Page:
Okay, so I realise this is pretty obvious!  It is, after all, not the trot, canter or gallop.  However, it is also different because there is no ‘moment of suspension’.  It lacks the same energy that the other gaits have to move them forward.

Once the forwardness has been blocked or is not included in the horses way of going, the gait itself tends to change – and this is rarely positive.  

Riders really have to work hard to change the natural rhythm of a horses trot or canter.  If they are successful, any changes are usually only temporary.  The energy within the trot or canter itself will usually result in the horses natural way of going rising to the top when the rider stops interfering .

This is why it is so important to be mindful that your horse is propelling you both forward in the walk.  Every stride, the hind legs are swinging underneath you and thrusting you both forwards. 

What a Bad Walk Looks Like

The walk should include your horse swinging through his back and moving with a sense of purpose.  When these vital elements are missing things quickly become ‘stuck’.  The movement will lack rhythm.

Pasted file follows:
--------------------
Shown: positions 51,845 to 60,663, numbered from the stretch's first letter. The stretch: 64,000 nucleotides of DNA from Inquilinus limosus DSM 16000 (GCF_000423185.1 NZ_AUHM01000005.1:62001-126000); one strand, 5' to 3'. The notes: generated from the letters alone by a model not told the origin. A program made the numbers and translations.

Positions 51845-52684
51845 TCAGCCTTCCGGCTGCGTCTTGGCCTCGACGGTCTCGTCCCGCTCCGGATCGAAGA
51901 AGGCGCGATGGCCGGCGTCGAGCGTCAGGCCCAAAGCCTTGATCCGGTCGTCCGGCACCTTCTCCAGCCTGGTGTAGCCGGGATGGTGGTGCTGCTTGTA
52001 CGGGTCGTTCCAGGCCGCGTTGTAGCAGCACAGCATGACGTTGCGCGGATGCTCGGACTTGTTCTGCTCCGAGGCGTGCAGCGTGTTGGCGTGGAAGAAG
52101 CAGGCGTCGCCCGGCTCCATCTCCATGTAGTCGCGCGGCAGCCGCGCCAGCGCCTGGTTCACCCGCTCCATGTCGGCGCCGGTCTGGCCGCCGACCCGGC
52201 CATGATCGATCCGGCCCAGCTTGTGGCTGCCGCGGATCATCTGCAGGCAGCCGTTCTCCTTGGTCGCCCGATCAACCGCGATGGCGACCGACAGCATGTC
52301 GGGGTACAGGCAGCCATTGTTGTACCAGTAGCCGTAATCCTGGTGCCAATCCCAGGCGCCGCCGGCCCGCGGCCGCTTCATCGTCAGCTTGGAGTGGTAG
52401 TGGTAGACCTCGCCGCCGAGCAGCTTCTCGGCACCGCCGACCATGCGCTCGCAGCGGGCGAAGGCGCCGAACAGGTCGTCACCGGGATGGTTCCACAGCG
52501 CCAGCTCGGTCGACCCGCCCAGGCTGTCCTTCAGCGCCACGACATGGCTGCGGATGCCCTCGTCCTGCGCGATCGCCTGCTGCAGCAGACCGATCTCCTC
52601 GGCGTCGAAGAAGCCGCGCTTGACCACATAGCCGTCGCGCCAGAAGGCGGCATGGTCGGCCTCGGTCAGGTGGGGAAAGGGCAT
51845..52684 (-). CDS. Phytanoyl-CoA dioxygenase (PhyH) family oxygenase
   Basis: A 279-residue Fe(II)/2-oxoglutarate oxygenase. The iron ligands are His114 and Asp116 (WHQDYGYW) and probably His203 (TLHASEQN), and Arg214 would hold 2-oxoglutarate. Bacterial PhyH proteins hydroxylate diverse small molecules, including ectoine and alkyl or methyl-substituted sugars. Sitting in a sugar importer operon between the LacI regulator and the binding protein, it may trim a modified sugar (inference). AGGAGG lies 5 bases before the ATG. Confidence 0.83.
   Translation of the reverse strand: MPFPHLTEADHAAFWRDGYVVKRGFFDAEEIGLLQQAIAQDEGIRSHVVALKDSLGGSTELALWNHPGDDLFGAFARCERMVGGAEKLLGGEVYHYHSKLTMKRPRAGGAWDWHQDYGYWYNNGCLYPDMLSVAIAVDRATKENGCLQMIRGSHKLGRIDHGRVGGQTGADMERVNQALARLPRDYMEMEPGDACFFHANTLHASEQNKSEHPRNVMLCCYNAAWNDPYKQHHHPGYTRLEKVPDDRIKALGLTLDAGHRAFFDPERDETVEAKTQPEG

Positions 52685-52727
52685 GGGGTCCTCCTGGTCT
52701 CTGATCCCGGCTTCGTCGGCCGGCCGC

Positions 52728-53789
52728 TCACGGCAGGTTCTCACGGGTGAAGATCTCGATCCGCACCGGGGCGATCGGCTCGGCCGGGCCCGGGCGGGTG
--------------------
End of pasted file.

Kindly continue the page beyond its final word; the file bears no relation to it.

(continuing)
The steps almost become erratic and ‘pottery’ to watch and listen to.  Often the horse is weaving and wandering.  It just lacks ‘enough’ energy.  

If we dig a little deeper into the ‘bad walk’ we will see that often the horse is not connected through their back.  Meaning that the hind quarters have fallen out behind the horse.  This is when the horse switches into ‘front wheel drive’.

The shoulders pull the horse forwards, rather than the hind quarters pushing the horse forwards. 

The lack of connection leads to a hollow back, due to a lack of strength and development.  And this, in turn, leads to an ineffective and often heavy contact between the horse’s mouth and the riders hands.  It is not a pretty picture and doesn’t inspire anyone!

Why Lateral Work Can Help Improve the Walk

There are lots of ways to either begin ‘undoing’ the bad habits that have crept in, or improving things with your horses walk.  However one of the best ways I have found is using lateral work.  It really can be used with riders of most levels, as well as horses at most levels of their training.

Lateral work literally demands the focus and attention of both horse and rider.

There are no real half measures with it.  You are either both working together on the movement or you are not.  Also, in order for you to successful ride a lateral movement, the gait leading up to the movement itself must be of a good enough quality.  Meaning that you are already working on the walk before the lateral movement is asked for.